Carol and I...Carol joked when we got Maddie Rae that she would be my "surrogate sister." And that she is! She is like a sister to me, and I will miss her so much (I just said goodbye to her this morning, so I'm still liable to launch into the ugly cry).

We headed out to Cheung Chau beach on Saturday for a beautiful day of sun, sand, and sausages. This was a relatively clean beach with just enough waves to allow the kids to have a lot of fun in blow up innertubes and boats. I don't think we heard from the kids for the entire 4 or 5 hours we were there! This day was in honor of sending us off, and we were so thankful for the sunny weather and good friends. I have never been more scared and sad than I was when we got on a plane to Hong Kong 3 years ago. I grew up in one house, left that house at 18 for University, and lived in that University town for the next 12 years. Moving was not on my radar...especially moving to CHINA!?! It was not always easy, but I am so thankful that we took the risk and stepped completely out of our comfort zone. God has blessed us with friends who feel like family, a daughter from China, and an understanding of Chinese culture that we would have never gained from just a short visit. We have been blessed with a wonderful church family, ministry opportunities in Mainland China, and connections with people from all over the world. Our kids have internalized China, and China is and always will be a part of us now.

Friday, June 20, 2008

Blue sky and a hike with a view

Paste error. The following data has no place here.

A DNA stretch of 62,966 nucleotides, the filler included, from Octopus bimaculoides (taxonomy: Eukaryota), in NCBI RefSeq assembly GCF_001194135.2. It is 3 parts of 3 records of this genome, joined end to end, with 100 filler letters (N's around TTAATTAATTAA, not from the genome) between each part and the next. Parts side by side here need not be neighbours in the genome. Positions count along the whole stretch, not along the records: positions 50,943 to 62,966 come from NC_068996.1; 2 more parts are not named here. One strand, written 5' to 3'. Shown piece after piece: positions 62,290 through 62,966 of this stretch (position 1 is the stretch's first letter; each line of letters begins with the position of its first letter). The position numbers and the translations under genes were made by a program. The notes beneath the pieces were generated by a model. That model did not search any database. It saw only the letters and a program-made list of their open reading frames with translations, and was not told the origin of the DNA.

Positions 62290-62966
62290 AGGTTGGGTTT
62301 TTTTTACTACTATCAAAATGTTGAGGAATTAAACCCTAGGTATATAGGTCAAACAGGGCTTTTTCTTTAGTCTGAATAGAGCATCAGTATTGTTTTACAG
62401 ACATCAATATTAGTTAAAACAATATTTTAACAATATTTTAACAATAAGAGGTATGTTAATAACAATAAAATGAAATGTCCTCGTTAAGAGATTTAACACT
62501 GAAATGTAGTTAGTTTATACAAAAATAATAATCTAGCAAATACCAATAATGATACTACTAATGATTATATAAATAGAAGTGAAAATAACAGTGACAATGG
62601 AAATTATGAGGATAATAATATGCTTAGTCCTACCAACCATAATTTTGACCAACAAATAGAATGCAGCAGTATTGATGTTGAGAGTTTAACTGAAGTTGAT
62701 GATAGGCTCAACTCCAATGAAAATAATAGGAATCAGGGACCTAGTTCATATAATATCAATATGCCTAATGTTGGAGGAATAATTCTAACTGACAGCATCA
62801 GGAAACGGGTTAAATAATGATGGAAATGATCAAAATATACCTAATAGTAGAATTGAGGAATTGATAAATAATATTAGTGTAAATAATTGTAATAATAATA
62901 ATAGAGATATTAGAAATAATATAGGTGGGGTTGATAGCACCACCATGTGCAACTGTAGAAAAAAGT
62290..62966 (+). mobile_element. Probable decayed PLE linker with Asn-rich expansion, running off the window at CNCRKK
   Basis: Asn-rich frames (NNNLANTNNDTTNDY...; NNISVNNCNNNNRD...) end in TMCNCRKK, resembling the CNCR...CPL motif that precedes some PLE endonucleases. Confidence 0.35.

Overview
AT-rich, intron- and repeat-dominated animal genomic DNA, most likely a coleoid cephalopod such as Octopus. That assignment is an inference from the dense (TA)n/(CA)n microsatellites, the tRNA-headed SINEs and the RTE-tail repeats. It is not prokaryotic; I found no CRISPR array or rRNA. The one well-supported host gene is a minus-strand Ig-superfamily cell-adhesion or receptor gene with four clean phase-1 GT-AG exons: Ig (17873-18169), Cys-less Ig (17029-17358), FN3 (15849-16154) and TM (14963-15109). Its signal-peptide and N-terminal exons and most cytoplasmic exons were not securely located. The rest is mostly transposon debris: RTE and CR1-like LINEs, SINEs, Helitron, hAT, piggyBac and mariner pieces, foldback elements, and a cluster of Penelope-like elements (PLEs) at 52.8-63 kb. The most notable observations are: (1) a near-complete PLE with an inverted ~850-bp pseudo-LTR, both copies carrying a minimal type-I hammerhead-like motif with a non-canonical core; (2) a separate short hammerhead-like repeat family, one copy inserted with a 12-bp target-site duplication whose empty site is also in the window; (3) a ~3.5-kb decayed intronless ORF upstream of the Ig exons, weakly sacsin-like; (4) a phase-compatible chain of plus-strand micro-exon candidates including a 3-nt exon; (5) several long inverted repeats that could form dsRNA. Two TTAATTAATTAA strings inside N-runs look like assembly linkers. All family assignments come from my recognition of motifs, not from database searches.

*This photo is for my dad. Dad, it was taken with your new lense from across the room! And note that she's drinking a drink box from a STRAW!!!*

Today we had blue sky and puffy white clouds in Hong Kong. This happens in the summer because the winds change and blow clean air up from the South China Sea. In the winter the winds blow from the north bringing with them all the pollution. We decided to take advantage of the beautiful weather by taking a hike up one of the mountains on Lantau Island. Reminder: it's rare to see this many vibrant colors!!!
This is on top of the mountain. The boys did great hiking up. Jack is an amazing hiker who never once utters a word of complaint. Jonah did well going up, but he lost steam going down the steep decline. This is a view of Victoria Harbour and Central. If you look closely, you can see the U.S.S. Ronald Reagan aircraft carrier.

This is Discovery Bay right behind us, and Central HK in the background. Tsim Sha Tsui is on the left and the little island on the right is Peng Chau (where Jon and Jack go every Sat. morning to play basketball).
At the top.